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Jul 07, 2014

5 Steps to Execute a Site Redesign Without Compromising SEO

You’ve probably invested a ton of time and effort in your company’s SEO (Search Engine Optimization) strategy, and now your company dominates the rankings, however,¬†your site is outdated.

Here are five steps to ensure that you are able to successfully execute your site redesign without compromising months or possibly years of investment in SEO.


Step 1: Evaluate Your SEO Strategy

A site redesign is the perfect time to evaluate your SEO strategy and figure out which keywords and landing pages are providing the most value, and which ones are providing the least. This will allow you to know which keywords and landing pages to prioritize during the redesign.

During the process, you may find keywords that rank well, but perform poorly at delivering quality traffic. These keywords may not be worth including in your post-redesign SEO efforts, which presents a great opportunity to refine the keywords you’re targeting to ones that will drive higher quality traffic to the site.

When evaluating your SEO strategy, you may also find that certain landing pages fail to engage visitors and convert them into leads or sales. A site redesign presents the perfect opportunity to address page level engagement and conversion issues as well.

However, by evaluating your SEO efforts before a site redesign, and addressing issues that you may have otherwise overlooked, you can actually end up with a better performing SEO campaign after the redesign.

Step 2: Keep the Same URL Structure or Implement 301 Redirects

As it pertains to SEO, it is ideal to maintain the same URL structure when executing a site redesign, but this isn’t always practical. You may be moving the site to a new platform that requires a different URL structure, or you may have reorganized your content, which resulted in changes to the URL structure. In any cases where changes to the URL structure are necessary, implementing page level 301 redirects are a necessity.

A 301 redirect is a permanent redirect from one URL to another. It helps retain rankings by search engines from the old URL to the new one. 301 redirects also preserve inbound links and internal links, both of which also help retain rankings.

Retaining a positive user-experience is just as important as retaining good rankings. By preserving inbound links and internal links, 301 redirects prevent visitors from being greeted with a “404 Not Found” error message when accessing the site through inbound links or navigating the site through internal links that point to URLs which no longer exist.

Step 3: Maintain On-Page Optimization

Maintaining on-page optimization is an obvious step, but a site redesign can often involve moving, revising, and adding new content, so with all these moving parts it’s easy to forget the basics.

Use this as an opportunity to not only maintain, but to improve on-page optimization, beginning with making sure any keyword changes that were made in step 1 are incorporated into the appropriate pages.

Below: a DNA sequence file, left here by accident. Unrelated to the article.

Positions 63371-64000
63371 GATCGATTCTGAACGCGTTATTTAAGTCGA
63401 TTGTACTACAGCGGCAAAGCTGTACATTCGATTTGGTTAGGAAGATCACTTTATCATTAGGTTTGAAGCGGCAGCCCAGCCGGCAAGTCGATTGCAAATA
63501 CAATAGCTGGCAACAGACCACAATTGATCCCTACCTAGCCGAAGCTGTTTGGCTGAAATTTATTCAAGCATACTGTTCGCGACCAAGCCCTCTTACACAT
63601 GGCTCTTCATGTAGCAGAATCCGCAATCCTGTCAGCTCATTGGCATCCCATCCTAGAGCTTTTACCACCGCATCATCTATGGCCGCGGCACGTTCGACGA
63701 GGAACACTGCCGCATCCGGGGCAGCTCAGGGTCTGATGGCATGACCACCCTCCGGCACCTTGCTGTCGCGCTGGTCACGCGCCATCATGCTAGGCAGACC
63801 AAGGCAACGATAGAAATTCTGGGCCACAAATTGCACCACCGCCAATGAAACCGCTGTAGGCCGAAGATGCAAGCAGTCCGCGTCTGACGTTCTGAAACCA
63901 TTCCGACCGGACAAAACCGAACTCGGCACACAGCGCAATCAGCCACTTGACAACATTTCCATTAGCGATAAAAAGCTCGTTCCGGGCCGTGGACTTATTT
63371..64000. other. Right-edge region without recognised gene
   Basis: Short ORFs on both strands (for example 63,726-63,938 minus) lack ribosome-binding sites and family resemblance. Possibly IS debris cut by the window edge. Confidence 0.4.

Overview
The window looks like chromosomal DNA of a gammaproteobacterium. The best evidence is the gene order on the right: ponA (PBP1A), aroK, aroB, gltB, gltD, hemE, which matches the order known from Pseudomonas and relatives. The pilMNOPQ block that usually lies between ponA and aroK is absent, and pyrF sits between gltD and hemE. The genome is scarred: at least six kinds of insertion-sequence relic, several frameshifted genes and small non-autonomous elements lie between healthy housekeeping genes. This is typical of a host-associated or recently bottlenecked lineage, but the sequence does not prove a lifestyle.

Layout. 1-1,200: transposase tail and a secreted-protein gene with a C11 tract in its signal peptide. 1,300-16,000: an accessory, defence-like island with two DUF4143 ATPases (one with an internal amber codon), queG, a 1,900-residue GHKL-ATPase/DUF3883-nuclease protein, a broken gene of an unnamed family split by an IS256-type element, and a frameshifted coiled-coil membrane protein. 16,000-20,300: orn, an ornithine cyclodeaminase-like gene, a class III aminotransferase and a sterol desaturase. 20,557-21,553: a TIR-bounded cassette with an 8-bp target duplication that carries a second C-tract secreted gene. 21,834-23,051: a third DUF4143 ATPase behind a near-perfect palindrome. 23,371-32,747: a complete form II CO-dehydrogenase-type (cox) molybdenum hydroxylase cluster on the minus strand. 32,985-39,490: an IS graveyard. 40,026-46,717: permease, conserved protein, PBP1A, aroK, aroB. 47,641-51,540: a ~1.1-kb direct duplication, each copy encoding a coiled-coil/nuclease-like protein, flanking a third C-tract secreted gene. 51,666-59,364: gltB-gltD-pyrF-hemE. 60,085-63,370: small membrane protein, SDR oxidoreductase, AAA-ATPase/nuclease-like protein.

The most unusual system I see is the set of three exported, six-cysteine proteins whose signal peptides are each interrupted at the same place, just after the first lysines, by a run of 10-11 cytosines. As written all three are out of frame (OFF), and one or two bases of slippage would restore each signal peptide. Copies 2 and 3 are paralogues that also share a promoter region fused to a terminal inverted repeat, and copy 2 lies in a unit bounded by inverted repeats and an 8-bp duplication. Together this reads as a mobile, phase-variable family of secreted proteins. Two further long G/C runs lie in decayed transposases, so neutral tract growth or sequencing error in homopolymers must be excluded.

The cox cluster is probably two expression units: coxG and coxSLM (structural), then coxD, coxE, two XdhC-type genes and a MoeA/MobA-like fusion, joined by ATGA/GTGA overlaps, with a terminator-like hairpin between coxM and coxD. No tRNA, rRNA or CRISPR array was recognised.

Then, review each title and description tag. Make sure they’re unique for each page, incorporate the target keyword(s) for that page, and accurately describe the content they’re associated with.

Review the site’s URLs and make sure they’re optimized for each page. Also, check for broken internal links, and review all anchor text to make sure it is consistent with any keyword changes that were made in step 1.

Step 4: Create HTML and XML Sitemaps

Create HTML and XML sitemaps to help search engines discover any new content and existing content that has moved to new URLs. HTML sitemaps are also useful to site visitors, and help them discover new content or existing content that has been moved as well.

After creating an XML sitemap, be sure to submit it to the major search engines to expedite crawling of any new or moved content. This step, combined with page level 301 redirects will ensure efficient crawling and indexing of new or moved content.

Step 5: Monitor, Measure, Improve

Once the redeisgned site goes live, carefully monitor your rankings and traffic data:

  • Are rankings improving or getting worse?
  • Is traffic to the site increasing or decreasing?
  • Are visitors engaging more or less with the site’s content?
  • Are visitors converting at a higher or lower rate?

A site redesign should not be a once and done project. Just like any other marketing effort, the results of your redesign should always be monitored, measured, and improved over time.

By following these five steps, you can not only successfully redesign your website without compromising SEO efforts, but can use it as an opportunity to make your SEO strategy even better.

One thought on “5 Steps to Execute a Site Redesign Without Compromising SEO”

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